5. Stand against deportation.

6. Stand against anti-immigration bills that disregard the civil and human rights of immigrants.

  • Call: Your senators (look up or leave message).
  • Script: Hi. I’m from [ZIP] calling to ask Senator [name] to to vote against Kate’s Law and the No Sanctuary for Criminals Act. I agree with the American Civil Liberties Union that these bills “are riddled with constitutional violations that completely disregard the civil and human rights of immigrants.” Will Senator [name] commit to protecting the rights of immigrants by voting against these bills?

7. Donate your time, money, and skills to immigrant justice efforts. Here are some great places to start.

  • United We Dream, “the largest immigrant youth-led organization in the nation. Our powerful nonpartisan network is made up of over 100,000 immigrant youth and allies and 55 affiliate organizations in 26 states. We organize and advocate for the dignity and fair treatment of immigrant youth and families, regardless of immigration status.”
  • UnidosUS, the largest Latino nonprofit advocacy organization in the country: “Together we will build a stronger America by creating opportunities for Latinos. We envision an America where economic, political, and social advancement is a reality for all Latinos, where all Hispanics thrive, and where our community’s contributions are recognized.”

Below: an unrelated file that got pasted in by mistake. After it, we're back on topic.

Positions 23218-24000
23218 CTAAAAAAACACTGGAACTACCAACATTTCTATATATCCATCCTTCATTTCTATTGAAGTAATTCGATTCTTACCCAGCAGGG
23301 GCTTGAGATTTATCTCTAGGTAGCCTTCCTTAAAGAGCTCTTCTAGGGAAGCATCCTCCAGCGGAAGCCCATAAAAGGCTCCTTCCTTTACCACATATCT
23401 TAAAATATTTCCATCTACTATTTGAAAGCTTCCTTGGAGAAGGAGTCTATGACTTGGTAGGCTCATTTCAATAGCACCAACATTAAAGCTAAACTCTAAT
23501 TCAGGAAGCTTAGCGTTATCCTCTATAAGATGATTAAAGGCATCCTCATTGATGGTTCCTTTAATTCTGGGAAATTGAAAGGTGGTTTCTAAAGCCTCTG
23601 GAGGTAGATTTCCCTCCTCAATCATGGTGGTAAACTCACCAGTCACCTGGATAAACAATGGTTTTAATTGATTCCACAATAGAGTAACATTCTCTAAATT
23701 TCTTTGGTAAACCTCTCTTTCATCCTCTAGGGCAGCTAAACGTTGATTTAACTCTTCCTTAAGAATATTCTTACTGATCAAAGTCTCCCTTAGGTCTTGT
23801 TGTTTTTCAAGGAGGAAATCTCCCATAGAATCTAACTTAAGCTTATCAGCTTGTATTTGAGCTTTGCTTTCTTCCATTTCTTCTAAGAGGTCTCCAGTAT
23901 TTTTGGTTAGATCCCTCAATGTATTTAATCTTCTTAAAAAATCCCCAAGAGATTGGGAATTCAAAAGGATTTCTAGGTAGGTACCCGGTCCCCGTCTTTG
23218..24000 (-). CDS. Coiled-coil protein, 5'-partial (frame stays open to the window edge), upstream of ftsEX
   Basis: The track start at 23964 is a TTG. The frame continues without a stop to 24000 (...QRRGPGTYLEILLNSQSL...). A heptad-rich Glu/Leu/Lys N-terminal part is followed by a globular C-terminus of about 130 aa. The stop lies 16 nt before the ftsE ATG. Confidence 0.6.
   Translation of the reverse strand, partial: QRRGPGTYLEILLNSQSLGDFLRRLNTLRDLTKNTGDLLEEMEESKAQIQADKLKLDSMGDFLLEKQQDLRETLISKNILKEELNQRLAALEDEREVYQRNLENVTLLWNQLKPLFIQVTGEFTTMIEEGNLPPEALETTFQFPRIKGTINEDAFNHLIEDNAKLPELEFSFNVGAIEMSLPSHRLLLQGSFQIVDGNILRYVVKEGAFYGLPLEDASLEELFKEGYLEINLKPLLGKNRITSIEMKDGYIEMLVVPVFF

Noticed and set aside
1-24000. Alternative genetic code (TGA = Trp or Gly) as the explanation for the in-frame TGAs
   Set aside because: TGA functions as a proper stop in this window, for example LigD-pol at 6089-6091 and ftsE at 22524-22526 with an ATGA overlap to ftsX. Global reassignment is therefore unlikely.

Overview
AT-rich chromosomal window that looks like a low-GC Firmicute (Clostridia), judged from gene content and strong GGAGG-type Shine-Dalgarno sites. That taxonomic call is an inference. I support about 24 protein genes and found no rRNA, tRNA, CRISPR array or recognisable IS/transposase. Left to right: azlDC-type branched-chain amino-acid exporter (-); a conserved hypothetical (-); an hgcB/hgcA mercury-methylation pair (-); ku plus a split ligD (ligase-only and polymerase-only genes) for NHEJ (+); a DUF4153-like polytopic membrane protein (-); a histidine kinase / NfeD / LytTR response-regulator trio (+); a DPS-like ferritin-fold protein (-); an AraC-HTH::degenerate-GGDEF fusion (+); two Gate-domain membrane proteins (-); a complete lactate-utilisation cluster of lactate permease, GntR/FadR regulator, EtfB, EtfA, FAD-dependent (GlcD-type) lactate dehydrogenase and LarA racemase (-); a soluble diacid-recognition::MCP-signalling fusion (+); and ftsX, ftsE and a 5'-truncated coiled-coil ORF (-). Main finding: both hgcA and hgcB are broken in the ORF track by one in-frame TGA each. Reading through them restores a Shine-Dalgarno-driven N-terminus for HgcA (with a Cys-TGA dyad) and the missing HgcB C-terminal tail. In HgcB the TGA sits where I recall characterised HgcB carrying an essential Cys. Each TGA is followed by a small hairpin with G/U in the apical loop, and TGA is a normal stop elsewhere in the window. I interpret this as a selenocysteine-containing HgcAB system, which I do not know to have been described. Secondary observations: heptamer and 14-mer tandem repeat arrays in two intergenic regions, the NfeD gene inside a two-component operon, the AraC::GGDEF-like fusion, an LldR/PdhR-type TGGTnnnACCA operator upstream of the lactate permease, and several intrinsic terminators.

• The National Network for Immigrant and Refugee Rights (NNIRR), which “works to defend and expand the rights of all immigrants and refugees, regardless of immigration status.”
  • The National Immigration Law Center: “Established in 1979, the National Immigration Law Center (NILC) is one of the leading organizations in the U.S. exclusively dedicated to defending and advancing the rights of immigrants with low income.”
  • Immigration Advocates Network: “The Immigration Advocates Network (IAN) is a collaborative effort of leading immigrants’ rights organizations designed to increase access to justice for immigrants and strengthen the capacity of organizations serving them. IAN promotes more effective and efficient communication, collaboration, and services among immigration advocates and organizations by providing free, easily accessible and comprehensive online resources and tools.” The IAN also provides valuable resources for pro bono attorneys representing immigrants.

8. Read. Reflect. Resist.

  • Delve into Jodi Paloni’s compilation of readings about the immigrant experience.
  • Reflect upon the words of Ilhan Omar, the first Somali American legislator in our country’s history: “It is complacent to assume that America—The Great Experiment—or any nation will inevitably provide equality. An Athenian lawmaker, Solon, is quoted as saying, ‘Wrongdoing can only be avoided if those who are not wronged feel the same indignation at it as those who are.’ That was 2,500 years ago, yet today we still decide: What does America stand for?”
  • Keep going. We are doing this—we are fighting for a more equitable America.